Program notes for Toronto Mendelssohn Choir’s German Romantics concert on November 25, 2015 at Koerner Hall. Notes by music reviewer and lecturer Rick Phillips.
Like most movements in the arts, the 19th century Romantic age was a reaction against the previous era—the 18th century and the age of reason and enlightenment. The Romantics searched for individual freedom and expression over intellectuality and the clarity of design and structure. Organization and form were not ignored, but they were now used to serve artistic goals and personal expression. In the German-speaking lands, the writers Johann Wolfgang von Goethe, Heinrich Heine and E.T.A. Hoffmann, the artists Caspar David Friedrich and Eberhard Wächter, and composers like Franz Schubert, Felix Mendelssohn, Johannes Brahms and Franz Liszt strove to unite the concepts of art, literature, music, philosophy and science. Now more subjective than objective, the age of the individual was born. Sometimes viewed as the first Romantic, Jean-Jacques Rousseau wrote, “I am different from all other men. If I am not better, at least I am different.”
Franz Schubert (1797-1828) spent his entire short life in Vienna, dying there at the age of thirty-one. Thankfully, he was prolific, composing nine symphonies, over twenty piano sonatas and many shorter piano pieces, fifteen string quartets and lots of other chamber music, over six hundred songs, stage works, as well as much sacred and secular choral music. Schubert lived a hand-to-mouth existence, often relying on the help of friends who believed in his talent and art, but precious little of his music was published during his lifetime, and he was viewed by the Viennese at the time as an inconsequential light-weight. Showing innocence, passion, sorrow, joy and playfulness in his music, Schubert is today rightly seen as one of the great composers, and Vienna proudly claims that Schubert’s music should be experienced with one eye wet, the other dry. As his later admirer, Franz Liszt said, “Such is the spell of Schubert’s emotional world, that it very nearly blinds us to the greatness of his craftsmanship.”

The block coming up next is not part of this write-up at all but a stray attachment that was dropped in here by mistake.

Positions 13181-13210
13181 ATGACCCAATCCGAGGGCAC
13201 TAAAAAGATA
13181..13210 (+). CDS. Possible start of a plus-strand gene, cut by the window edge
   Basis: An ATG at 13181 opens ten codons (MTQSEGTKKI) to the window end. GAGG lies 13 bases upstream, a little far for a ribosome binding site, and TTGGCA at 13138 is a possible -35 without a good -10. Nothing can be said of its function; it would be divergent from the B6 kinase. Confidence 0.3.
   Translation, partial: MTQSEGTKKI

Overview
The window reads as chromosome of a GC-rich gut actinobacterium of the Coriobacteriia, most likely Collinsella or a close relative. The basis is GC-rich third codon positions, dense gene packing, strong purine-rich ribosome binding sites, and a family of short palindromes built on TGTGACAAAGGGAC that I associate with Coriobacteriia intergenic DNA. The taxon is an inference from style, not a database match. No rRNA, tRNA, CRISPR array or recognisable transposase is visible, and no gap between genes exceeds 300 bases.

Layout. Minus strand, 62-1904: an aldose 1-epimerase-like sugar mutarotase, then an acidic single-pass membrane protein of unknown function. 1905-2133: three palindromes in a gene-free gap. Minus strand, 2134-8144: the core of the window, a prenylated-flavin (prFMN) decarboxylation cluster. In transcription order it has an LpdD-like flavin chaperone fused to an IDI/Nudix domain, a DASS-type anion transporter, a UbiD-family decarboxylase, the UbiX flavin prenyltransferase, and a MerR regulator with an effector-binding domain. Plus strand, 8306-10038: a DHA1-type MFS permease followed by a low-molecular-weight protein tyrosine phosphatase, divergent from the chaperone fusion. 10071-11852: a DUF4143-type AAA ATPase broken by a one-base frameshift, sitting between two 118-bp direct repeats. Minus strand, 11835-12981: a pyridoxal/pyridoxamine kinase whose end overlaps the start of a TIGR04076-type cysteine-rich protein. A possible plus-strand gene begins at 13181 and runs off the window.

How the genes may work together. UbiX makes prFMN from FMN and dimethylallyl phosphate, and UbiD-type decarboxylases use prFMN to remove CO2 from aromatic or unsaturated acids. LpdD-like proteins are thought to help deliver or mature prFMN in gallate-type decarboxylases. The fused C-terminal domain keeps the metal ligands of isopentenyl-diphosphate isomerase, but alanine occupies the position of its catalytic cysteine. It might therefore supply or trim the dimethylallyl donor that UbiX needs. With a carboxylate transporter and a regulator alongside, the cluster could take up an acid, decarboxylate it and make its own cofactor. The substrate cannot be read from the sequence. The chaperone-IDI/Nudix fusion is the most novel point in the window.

The later German Romantic composers Liszt (1811-1886) and Johannes Brahms (1833-1897) both held Schubert in high esteem, but they belonged to two different philosophies of 19th century German Romantic music. Brahms, influenced by his mentor Robert Schumann (1810-1856), believed that Romantic ideals could still be realized through traditional forms like the symphony, sonata and string quartet. But the Hungarian-born Liszt, his friend (and son-in-law) Richard Wagner and others felt that 18th century form and structure had run its course, and new, freer and more expressive forms like the music drama and tone poem should now take precedence. From a 21st century perspective, a political “mountain-out-of-a-molehill” developed between the two warring factions, but today, we can freely enjoy the excellent music that emerged out of both camps, without having to choose one over another.
Brahms developed a deep love for the music of the “gypsies” or Roma, from his early days as the pianist for the popular Hungarian violinist Eduard Reményi. (Witness the sets of Hungarian Dances, finales of the Brahms concertos, and tonight’s Zigeunerlieder, Op.103). In the 19th century, the music of the Roma was confused with Hungarian folk music. In many ways, the Zigeunerlieder are the vocal counterpart to the instrumental Hungarian Dances by Brahms, with texts drawn from Hungarian folk songs.
The three Petrarch Sonnets by Liszt are his own piano transcriptions of his earlier songs, based on sonnets by the Italian Renaissance poet Francesco Petrarca (1304-1374). All are meditations on the various moods and perspectives of love – a topic on which Liszt was a qualified expert, experiencing several torrid love affairs. All three sonnets reflect the strong melodic styles of the songs and beautifully capture the atmosphere and sentiments of love.
TMC Artistic Director and Conductor Noel Edison has long loved the music of the German Romantics, believing that the heart is reached through the mind. He says, “Granted that some of this music was meant for the parlour rather than the concert hall, but it is all very melodic, well-constructed and was never denigrated by performance circumstances or location.” He believes that this rich, German Romantic choral repertoire should be performed by more of today’s choral ensembles. The highly alert and responsive degree of ensemble, tuning and performance proficiency of the current TMC is perfectly suited to it. In creating tonight’s programme, Noel felt strongly that the artistry of renowned Canadian pianist André Laplante would match and complement the choral material. “It is an evening of chamber music for choir, and chamber music for piano. André Laplante is one of my favourite pianists working today. He is in essence a passionate singer on the keyboard.”
Rick Phillips is a Toronto-based writer, teacher, broadcaster and music tour host. Visit his website at www.soundadvice1.com
You are welcome to use excerpts from these notes for your concert program or for educational purposes. If you do, please credit both Rick Phillips and Toronto Mendelssohn Choir. Also please advise TMC by email: firstname.lastname@example.org. Thank you.